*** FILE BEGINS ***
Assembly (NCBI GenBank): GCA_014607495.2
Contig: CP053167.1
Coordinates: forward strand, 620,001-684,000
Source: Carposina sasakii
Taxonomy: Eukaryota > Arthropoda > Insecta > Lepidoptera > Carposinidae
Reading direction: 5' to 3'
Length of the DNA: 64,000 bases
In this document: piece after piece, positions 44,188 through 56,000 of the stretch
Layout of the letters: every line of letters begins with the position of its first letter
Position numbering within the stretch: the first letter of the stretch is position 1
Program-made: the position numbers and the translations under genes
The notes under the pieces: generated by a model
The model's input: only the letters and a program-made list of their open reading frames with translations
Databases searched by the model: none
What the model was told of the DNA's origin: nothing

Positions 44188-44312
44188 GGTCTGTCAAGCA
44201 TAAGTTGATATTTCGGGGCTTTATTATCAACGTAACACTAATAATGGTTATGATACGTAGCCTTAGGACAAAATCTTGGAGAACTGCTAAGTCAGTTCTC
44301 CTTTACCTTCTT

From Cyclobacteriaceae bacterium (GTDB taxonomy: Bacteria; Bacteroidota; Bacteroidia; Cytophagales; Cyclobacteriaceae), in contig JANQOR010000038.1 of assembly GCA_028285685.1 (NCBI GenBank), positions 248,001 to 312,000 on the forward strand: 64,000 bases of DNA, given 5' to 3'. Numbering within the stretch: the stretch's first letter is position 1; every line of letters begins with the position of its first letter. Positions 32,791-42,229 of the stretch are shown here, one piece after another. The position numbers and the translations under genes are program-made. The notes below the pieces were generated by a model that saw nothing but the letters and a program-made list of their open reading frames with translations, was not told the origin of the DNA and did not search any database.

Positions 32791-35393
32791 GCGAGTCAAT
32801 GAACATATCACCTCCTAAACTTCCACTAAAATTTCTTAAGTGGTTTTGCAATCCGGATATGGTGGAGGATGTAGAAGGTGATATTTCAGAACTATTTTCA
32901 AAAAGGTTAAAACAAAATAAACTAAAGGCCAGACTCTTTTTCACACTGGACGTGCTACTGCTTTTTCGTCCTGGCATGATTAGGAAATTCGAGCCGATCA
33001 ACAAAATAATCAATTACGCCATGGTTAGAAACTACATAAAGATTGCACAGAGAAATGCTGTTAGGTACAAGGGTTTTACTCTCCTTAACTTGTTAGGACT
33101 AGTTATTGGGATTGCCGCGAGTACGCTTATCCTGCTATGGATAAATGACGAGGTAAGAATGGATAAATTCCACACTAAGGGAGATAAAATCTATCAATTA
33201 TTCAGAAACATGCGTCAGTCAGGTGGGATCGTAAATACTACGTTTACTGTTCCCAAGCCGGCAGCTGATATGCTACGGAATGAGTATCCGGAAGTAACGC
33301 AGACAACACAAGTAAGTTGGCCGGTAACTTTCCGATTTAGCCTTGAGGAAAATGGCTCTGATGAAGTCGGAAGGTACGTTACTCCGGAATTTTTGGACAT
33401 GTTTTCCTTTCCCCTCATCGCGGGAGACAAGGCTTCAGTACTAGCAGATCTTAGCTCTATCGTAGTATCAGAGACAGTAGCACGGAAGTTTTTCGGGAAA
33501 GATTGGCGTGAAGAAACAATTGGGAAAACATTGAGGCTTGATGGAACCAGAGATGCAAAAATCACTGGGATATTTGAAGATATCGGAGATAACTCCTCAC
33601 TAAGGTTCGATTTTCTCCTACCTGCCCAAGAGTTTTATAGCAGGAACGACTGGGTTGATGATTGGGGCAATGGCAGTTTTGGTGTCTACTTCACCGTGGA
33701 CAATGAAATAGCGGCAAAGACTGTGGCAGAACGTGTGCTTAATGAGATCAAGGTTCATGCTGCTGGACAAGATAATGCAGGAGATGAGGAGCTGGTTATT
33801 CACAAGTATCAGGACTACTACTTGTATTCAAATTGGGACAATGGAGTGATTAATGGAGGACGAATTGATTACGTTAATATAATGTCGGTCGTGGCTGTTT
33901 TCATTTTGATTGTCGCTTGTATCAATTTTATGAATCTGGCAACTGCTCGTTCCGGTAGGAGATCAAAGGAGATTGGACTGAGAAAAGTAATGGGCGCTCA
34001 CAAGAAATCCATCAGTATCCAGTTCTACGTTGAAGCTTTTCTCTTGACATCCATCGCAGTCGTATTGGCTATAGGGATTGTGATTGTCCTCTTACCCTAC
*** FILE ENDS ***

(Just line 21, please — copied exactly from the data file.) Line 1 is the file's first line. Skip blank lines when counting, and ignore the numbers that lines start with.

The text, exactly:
Positions 32791-35393